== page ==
Retail sales may have been soft in July but consumers were definitely drawing on credit lines including a rare and very strong rise in credit card usage. Consumer credit jumped an outsized $26.0 billion in July on top of an upward revised $18.8 billion jump in June. But it’s revolving credit, the component where credit cards are tracked, that especially stands out in the report, up $5.4 billion vs a $1.8 billion gain in June. This component has been stubbornly flat throughout the recovery and further gains in future reports would mark a long-awaited upturn in consumer spirits.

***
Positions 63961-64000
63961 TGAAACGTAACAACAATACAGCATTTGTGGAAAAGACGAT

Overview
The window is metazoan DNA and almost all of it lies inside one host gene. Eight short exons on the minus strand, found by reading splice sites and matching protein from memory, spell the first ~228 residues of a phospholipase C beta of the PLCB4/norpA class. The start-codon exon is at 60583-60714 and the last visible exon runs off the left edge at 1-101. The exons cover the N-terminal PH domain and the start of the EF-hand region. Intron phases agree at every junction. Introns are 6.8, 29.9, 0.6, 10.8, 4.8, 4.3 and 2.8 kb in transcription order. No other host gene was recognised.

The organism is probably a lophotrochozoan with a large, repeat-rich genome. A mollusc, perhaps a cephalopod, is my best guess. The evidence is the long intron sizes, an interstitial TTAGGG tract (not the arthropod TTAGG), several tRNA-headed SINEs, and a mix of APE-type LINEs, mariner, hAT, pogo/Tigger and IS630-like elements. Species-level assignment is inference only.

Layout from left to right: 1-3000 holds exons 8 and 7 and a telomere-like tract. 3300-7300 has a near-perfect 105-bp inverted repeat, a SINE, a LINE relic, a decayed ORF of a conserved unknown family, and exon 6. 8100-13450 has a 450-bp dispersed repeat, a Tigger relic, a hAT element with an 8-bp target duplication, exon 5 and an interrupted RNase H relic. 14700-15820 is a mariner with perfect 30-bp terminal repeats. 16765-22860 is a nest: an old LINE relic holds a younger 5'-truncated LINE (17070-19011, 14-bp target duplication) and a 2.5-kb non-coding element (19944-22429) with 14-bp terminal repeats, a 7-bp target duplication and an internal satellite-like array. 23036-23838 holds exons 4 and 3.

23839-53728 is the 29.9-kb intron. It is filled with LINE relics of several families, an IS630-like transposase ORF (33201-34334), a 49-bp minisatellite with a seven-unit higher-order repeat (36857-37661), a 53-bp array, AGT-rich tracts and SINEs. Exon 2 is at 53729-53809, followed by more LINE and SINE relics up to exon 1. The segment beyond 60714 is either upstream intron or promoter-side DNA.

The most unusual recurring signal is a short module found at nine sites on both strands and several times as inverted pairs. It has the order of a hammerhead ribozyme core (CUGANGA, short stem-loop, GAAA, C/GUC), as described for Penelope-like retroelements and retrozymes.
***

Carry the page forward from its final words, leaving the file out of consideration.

The non-revolving component, as usual, is very strong, up $20.6 billion in July vs a $17.0 billion gain in June. But July’s gain, unlike prior gains, is centered entirely in vehicle financing, not the government’s acquisition of student loans from private lenders which contracted in the month.
This report offers a very strong positive signal for the consumer sector, a sector that has not been at the forefront of the economy. The Dow is moving slightly higher following today’s report.
Note how debt to income ratios jumped immediately after the FICA hike that kicked in Jan 2014:
And note how the growth rate is creeping up just like it did prior to the last recession, as the smaller deficit puts the squeeze on struggling consumers:
Student loan growth: